Murray cod a hit on Melbourne restaurant menus

By on October 14, 2022 0

Murray cod is making a comeback on our plates thanks to ingenious improvements in commercial fish farming.

Murray cod producers – 12 in New South Wales, three in Victoria and others in Queensland and South Australia – farm more than 600 tonnes of fish a year in an industry with sales of around 10 millions of dollars. But these numbers are growing rapidly.

“After COVID, we can’t keep up with demand,” says Ross Anderson, chairman of Aquna, which produces Murray cod near Griffith in New South Wales. “By 2030, we plan to grow 10,000 tonnes.”

Modern day buddy, chef Freyja Jae Bang. Photo: Jason South

Anderson’s company has solved the riddle of the muddy taste of fish.

“The problem with farmed Murray cod in the past was that the fish was always too small, too soft, too muddy tasting,” says Sydney seafood retailer and restaurateur Josh Niland. “Then Murray cod farmers figured out how to grow great cod,” he says.

Slime in fish is caused by a compound produced by algae and bacteria called geosmin and MIB. They accumulate in the flesh and, although harmless, cause an unpleasant earthy taste.

Freyja dry-ages her Murray cod to improve the texture of the flesh and skin.

Freyja dry-ages her Murray cod to improve the texture of the flesh and skin. Photo: Jason South

“We have a good understanding of water health,” says Anderson. Its Murray cod is raised in about 40 dams spread over different farms, all fed by the waters of the Murrumbidgee.

“Our team figured out how to make the right microscopic algae and insects work together to keep the water clean. Clean water equals clean tasting fish.”

“These farmed Murray cod taste like the wild cod we used to catch when I was an apprentice years ago,” Niland says, referring to native fish that were commercially fished. in the Murray-Darling system.

Commercial fishing was banned in 2000 by the NSW government after more than a century of overfishing, and environmental degradation has seen numbers plummet.

According to Good food guide editors, Murray cod has gone from relative obscurity to becoming a staple of fine dining this year.

“Upscale restaurant kitchens have embraced Murray Cod,” says The Age Good Food Guide 2023 editor Roslyn Grundy. “I see it on menus all over town, whether it’s raw in tartare, delicately set with other native ingredients, or baked in browned butter.”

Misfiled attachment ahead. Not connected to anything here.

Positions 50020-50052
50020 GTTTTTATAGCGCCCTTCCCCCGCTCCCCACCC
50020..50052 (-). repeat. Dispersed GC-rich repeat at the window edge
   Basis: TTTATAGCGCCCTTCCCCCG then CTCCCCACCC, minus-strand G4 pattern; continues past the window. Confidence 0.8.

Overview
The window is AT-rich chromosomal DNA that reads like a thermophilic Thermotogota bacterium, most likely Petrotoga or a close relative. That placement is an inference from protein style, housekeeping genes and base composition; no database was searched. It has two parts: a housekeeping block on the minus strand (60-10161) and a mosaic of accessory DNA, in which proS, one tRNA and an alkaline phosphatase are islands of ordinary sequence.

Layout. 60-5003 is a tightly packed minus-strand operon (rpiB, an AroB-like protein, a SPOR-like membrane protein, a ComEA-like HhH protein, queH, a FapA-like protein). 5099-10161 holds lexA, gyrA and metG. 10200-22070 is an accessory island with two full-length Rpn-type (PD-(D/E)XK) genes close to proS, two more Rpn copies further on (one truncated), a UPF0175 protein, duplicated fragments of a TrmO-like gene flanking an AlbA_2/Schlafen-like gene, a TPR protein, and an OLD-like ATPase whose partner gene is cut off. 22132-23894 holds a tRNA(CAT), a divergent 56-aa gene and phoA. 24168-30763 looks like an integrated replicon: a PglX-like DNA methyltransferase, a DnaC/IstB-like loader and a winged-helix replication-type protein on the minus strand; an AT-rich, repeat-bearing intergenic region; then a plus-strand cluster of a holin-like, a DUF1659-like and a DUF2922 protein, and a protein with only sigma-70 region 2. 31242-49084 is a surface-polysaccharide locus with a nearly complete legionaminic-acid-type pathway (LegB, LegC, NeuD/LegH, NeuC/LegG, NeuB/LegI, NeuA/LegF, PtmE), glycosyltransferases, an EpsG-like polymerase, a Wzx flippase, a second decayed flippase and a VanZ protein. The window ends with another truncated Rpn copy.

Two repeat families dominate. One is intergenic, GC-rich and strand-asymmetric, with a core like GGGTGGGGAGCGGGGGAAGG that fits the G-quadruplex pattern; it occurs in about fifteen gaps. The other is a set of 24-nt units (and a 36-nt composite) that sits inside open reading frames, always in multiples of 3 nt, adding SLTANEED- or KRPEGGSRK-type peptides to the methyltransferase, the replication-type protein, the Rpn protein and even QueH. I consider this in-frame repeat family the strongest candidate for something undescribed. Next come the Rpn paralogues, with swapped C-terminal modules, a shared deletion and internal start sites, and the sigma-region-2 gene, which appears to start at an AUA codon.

The Guide’s Sydney editor, Callan Boys, agrees: “I’d be surprised to find a restaurant, a hat or more, that didn’t have Murray cod on the menu,” he says.

“Fish farmers have finally succeeded,” says chef Aaron Turner of Igni in Geelong. He is known for a dish of Murray cod rubbed with emu bush, wrapped in young cabbage leaves, grilled over red river gum coals and served in a golden chicken stock enriched with melted cod fat.

Turner says the fatty component of fish can be melted down and used in cooking like duck fat.

“It tastes so clean,” says Turner. “It tastes like the river.”

Five Murray cod dishes to try in Melbourne

Cod Murray with sherry sauce at Freyja

Chef Jae Bang does not compromise. First, he buys whole fish and dry-ages it for up to six days, then he seasons the fish inside and out via a quick brine. Next, the oily fish is cooked skin side down on a flat grill to achieve a chip-like crunch on the skin. “The way we cook it, the skin almost bursts,” says Bang, describing it as crispy pork.

477 Collins Street, Melbourne,

Laap pa to Jeow

Laaps – tangy, herbal salads – are the cornerstone of Lao cuisine. At Jeow, Murray cod is tossed with generous amounts of lime juice, fish sauce, chilli and herbs such as paddy rice, all topped with an aromatic smoked eggplant dip.

338 Bridge Road, Richmond,

Cod Murray with mussels, ginger and carrot at Stokehouse

Executive chef Jason Staudt buys whole fish to make the most of its versatility. For this dish, the fillets are wrapped in carrots and steamed, then the fish is topped with local mussels and a velvety carrot-ginger sauce. The rest of the cod? The bones are used for the broth, the smoked belly for the seafood platter, and the head goes into crispy croquettes.

30 Jacka Blvd, St Kilda,

Fish and chips at the Brunswick Ballroom

This northern showplace makes native Australian fish the leader in its fish and chips. Firm-fleshed Murray Cod holds up well in the fryer.

314-316 Sydney Road, Brunswick,

Cod Murray, seaweed, white butter sauce at Pretty Little

The fillets are steamed then finished with a white seaweed butter sauce.

296 Carlisle Street, Balaclava,

with Emma Breheny